Last week the Bureau of Labor Statistics released its ‘Jobs Outlook’ for technical writers and let’s just say – it looks bright.
Job growth for technical writers is expected to outpace the national average
Due to predicted growth in the high tech and electronics industries the value of technical communication skills will no doubt rise. In fact, The Bureau of Labor Statistics predicts the demand for technical communicators will grow 4% faster than demand for media and communication workers.
“Employment of technical writers is expected to grow 17 percent from 2010 to 2020, about as fast as the average for all occupations.
Employment growth will be driven by the continuing expansion of scientific and technical products and by growth in Web-based product support.
Growth and change in the high-technology and electronics industries will result in a greater need for those who can write instruction manuals and communicate information clearly to users.
Professional, scientific, and technical services firms will continue to grow rapidly and should be a good source of new jobs even as the occupation finds acceptance in a broader range of industries, including data processing, hosting, and related services.”
See the complete report at :http://www.bls.gov/ooh/Media-and-Communication/Technical-writers.htm#tab-1
Unless you work for a technical communications boutique that specializes in providing technical information solutions to other companies, there’s a decent chance that your boss’s boss doesn’t really understand what you do.
I think that tech writers in most companies are kind of like the IT guy at the dentist’s office: the rest of the folks are smart and capable, but their expertise doesn’t even overlap. The dentists and dental hygienists think IT is probably necessary, but they’re content to just trust the IT guy to take care of it so long as nothing goes wrong.
Some technical writers like it this way. When people are willing to just let you take care of things, they just take your word for what needs to be done and don’t bug you. Plus, there’s the more nefarious notion that keeping your job and job skills a secret gives you job security because no one else will know how to do what you do.
But that only works for as long as people think that what you produce is necessary, which isn’t going to be as long if they don’t understand your contribution. Besides, when people don’t understand what you do, they can’t imagine new and creative ways to utilize your skills. If you can’t capture your boss’s boss’s imagination with all the cool things you have to offer the organization, then opportunities for exciting new projects can be few and far between.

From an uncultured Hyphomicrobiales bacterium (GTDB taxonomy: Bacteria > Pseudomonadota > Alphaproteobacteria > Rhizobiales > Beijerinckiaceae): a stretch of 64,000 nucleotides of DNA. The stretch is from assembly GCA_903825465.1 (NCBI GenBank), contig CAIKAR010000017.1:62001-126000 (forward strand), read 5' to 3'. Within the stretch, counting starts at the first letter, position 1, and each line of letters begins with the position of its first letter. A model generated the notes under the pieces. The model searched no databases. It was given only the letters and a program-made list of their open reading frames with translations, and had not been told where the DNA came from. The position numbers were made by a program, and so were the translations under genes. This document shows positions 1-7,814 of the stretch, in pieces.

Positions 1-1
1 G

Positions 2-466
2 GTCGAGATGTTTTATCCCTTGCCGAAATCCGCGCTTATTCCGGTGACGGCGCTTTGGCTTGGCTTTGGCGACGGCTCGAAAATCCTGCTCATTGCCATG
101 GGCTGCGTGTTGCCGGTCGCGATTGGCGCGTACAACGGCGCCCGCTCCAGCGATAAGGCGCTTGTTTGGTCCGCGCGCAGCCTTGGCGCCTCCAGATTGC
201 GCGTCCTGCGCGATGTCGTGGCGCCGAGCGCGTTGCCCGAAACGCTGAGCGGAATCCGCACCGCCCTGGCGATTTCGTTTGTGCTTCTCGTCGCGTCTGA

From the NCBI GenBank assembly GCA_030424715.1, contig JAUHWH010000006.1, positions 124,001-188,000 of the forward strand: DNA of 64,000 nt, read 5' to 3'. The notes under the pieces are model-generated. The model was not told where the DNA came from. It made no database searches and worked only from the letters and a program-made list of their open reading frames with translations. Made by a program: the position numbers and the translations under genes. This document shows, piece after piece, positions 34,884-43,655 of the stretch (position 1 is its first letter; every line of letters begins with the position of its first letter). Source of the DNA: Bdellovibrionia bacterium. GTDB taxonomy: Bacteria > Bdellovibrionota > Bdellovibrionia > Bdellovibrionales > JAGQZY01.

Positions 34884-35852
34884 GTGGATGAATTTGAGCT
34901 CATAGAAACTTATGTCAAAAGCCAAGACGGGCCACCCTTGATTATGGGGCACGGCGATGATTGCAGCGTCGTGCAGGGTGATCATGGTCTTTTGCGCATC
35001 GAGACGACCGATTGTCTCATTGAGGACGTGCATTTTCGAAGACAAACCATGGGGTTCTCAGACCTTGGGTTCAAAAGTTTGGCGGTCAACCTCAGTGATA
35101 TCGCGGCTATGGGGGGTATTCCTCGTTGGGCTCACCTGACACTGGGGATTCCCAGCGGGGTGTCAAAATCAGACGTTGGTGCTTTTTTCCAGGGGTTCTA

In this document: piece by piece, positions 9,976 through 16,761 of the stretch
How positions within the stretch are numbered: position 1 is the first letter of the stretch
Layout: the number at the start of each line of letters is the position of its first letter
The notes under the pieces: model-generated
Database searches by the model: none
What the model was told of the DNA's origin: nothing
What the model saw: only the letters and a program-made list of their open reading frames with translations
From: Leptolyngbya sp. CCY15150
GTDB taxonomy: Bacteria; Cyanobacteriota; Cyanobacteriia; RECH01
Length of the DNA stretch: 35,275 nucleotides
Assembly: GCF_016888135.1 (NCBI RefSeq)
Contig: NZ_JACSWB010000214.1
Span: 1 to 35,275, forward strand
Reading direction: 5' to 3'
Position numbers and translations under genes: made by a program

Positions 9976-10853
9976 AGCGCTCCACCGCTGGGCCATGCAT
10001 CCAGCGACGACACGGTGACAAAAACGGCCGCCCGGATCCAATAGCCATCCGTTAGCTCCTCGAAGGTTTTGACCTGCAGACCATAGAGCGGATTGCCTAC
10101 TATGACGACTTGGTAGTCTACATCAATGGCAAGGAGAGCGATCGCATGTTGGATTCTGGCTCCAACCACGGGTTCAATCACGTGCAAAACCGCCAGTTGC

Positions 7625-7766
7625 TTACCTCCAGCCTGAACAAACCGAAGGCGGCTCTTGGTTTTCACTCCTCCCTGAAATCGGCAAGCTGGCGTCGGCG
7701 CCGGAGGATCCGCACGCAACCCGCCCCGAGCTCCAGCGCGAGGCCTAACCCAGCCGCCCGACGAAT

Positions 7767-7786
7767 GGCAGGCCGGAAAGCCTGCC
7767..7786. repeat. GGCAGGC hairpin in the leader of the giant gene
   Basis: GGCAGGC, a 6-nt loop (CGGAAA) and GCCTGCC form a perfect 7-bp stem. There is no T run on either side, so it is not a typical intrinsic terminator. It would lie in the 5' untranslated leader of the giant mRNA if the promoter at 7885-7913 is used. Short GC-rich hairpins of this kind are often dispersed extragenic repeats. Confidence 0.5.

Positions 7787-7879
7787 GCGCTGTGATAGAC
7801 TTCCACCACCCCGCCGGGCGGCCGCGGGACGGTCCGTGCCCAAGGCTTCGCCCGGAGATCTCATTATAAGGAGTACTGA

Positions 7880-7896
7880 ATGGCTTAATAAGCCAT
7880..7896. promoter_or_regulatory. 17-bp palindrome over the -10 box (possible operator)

I say it’s better for your career and esteem not to hoard your tech comm knowledge. Instead, you should share your knowledge freely so that people can have a deeper appreciation for why what you do is so difficult and special and ultimately beneficial to everyone. Here are some methods I use to try to make people around me understand the product documentation effort:
#1 – Internal marketing
Well this one’s obvious: if you want people to know what you do, tell them. We are, after all, professional communicators. This ought to be right up our alley.
Speaking for myself, I try to use lots of interesting channels to make people aware of what’s going on in the Doc team. Read more…
Many people want to be good writers. It is a central skill because so much of our communication is done through written channels. Everything from technical documents to emails to tweets requires writing.
Unfortunately, some regard writing as an almost mystical process where inspiration flows from your soul onto the paper where it emerges whole, perfect, and sacred. Thinking about writing this way is convenient, because then your crappy writing is the muse’s fault. But it’s more effective to realize that good writing is rarely beautiful at first. Writing is more like making a sculpture out of clay: you start with a big pile of mucky dirt (the first draft) that you have to mash all around (in a text editor) to get it to look like what you want it to look like.